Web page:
The Coal Impoundment Location & Information System says the dam has a maximum capacity of about 505 million gallons of soupy gray slurry, or the equivalent of about 765 Olympic-sized swimming pools.
Slurry is a byproduct of washing coal to help it burn more cleanly. Companies have disposed of the dirty water and solids in various ways over the years, injecting it into abandoned mines, damming it in huge ponds.
Labor officials want U.S. District Judge John Preston Bailey to immediately halt use of the EMCI impoundment and to limit access only to certified inspectors. They also seek an order demanding that EMCI pay nearly $13,000 in long-overdue fines and an order that a professional certification be done within 30 days of the preliminary injunction.
Federal officials say impoundment failures are a major threat to people and property, pointing to the 1972 collapse of a dam in Logan County. A 30-foot wave of sludge roared down Buffalo Creek hollow, killing 125 people, injuring 1,200 and leaving more than 4,000 homeless.
More recently, in October 2000, the bottom of an impoundment in Martin County, Ky., burst into an abandoned underground mine and through the mountain, flooding the watershed with black waste.
"While no one was injured," Ihlenfeld notes, "it has been called the worst environmental disaster since the Exxon Valdez oil spill."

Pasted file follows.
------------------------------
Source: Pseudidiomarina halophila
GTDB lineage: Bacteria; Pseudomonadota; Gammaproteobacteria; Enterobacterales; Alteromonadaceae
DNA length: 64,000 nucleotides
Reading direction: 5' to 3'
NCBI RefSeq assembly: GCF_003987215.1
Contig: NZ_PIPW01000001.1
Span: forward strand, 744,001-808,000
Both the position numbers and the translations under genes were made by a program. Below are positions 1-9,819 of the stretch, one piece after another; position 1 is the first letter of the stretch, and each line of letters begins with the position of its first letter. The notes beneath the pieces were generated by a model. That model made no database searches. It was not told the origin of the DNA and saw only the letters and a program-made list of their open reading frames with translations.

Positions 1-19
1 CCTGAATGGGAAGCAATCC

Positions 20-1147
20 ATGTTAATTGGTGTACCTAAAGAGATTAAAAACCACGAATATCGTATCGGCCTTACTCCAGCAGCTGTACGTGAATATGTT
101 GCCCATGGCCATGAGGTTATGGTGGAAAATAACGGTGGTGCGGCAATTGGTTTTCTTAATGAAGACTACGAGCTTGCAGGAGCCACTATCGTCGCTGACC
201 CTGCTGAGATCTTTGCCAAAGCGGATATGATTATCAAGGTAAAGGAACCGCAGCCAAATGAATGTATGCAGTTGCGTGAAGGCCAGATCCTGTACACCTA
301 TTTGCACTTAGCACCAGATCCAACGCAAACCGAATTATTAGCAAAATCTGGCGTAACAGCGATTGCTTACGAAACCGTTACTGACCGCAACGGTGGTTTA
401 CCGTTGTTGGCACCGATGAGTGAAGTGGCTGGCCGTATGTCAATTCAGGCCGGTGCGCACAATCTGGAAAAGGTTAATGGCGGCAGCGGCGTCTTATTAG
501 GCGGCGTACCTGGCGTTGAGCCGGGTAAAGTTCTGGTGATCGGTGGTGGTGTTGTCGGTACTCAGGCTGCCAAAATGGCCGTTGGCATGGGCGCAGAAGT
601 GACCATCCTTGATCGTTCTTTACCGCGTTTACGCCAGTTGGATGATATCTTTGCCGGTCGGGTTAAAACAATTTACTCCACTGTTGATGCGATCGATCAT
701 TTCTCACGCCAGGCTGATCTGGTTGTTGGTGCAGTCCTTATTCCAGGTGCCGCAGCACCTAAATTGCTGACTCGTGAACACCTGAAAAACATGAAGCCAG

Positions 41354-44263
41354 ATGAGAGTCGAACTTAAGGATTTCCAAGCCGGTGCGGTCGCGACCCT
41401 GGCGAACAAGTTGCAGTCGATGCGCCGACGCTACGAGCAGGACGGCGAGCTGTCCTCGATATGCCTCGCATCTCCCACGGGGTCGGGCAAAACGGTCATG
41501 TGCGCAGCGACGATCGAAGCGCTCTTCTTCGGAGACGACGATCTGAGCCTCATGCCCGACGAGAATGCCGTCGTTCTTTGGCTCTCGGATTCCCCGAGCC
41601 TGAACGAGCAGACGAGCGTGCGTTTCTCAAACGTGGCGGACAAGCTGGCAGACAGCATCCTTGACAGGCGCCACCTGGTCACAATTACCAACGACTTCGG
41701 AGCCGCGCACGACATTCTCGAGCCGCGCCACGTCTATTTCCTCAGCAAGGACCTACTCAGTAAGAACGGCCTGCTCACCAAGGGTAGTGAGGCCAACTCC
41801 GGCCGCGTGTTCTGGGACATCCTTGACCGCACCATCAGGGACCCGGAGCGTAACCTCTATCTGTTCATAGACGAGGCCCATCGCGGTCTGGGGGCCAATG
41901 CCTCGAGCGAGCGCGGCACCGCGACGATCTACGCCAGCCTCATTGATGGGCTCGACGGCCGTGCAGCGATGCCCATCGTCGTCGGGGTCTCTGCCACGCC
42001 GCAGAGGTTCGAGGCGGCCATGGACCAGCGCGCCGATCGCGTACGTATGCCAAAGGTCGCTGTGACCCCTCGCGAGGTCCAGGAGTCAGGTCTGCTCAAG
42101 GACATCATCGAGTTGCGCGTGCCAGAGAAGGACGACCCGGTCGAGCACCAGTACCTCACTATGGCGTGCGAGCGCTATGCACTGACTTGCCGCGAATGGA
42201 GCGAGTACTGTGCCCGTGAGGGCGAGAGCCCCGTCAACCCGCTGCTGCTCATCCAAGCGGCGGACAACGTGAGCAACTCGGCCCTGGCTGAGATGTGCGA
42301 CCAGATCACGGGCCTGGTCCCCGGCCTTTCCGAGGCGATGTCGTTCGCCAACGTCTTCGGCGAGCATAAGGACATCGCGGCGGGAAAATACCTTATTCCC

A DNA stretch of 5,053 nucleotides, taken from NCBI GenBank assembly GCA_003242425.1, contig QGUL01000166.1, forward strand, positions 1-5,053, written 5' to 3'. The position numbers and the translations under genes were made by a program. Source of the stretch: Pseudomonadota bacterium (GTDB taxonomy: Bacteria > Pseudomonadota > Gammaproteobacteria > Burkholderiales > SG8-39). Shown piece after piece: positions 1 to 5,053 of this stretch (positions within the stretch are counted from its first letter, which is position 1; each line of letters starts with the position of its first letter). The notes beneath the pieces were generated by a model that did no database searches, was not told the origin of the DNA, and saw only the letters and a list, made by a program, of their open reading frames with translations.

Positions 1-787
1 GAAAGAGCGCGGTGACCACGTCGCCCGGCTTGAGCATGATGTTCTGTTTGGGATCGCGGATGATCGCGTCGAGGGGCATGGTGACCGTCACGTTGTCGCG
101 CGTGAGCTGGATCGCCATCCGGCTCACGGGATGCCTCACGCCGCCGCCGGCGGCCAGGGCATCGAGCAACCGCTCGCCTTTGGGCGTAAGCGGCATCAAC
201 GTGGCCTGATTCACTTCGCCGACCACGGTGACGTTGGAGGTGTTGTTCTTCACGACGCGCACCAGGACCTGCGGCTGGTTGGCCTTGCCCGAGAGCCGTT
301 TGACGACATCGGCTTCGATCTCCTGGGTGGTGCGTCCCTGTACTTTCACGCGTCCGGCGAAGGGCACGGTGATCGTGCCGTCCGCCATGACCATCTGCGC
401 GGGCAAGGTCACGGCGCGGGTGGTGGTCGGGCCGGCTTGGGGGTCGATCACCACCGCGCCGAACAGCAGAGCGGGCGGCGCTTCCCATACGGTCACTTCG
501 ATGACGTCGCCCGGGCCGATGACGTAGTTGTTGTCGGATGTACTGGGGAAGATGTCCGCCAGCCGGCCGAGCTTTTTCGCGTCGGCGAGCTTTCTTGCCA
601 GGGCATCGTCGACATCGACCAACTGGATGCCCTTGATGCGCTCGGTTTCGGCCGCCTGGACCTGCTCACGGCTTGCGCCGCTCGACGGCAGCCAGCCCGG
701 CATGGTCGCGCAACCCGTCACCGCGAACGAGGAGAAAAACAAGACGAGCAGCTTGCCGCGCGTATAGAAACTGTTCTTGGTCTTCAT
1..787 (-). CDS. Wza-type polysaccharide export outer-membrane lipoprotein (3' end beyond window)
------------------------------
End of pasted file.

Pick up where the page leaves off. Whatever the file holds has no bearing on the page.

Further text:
In all, there are 596 coal slurry impoundments in 21 states. West Virginia has 114, more than any other state.
Though they seldom fail, one man died in an embankment failure last fall. On Nov. 30, a section of embankment at the massive Robinson Run prep plant impoundment near Lumberport collapsed, sucking a bulldozer and two pickups into the muck. Two other men survived, but the body of dozer drive Markel Coon was recovered two weeks later.
Consol was working to raise the elevation of the impoundment when the accident happened, but the company and federal investigators have declined to speculate on what caused the failure.
The Robinson Run impoundment is massive in comparison with the EMCI dam, encompassing about 78 acres and holding about 1.6 billion gallons of wastewater, or the equivalent of more than 2,500 Olympic-sized pools.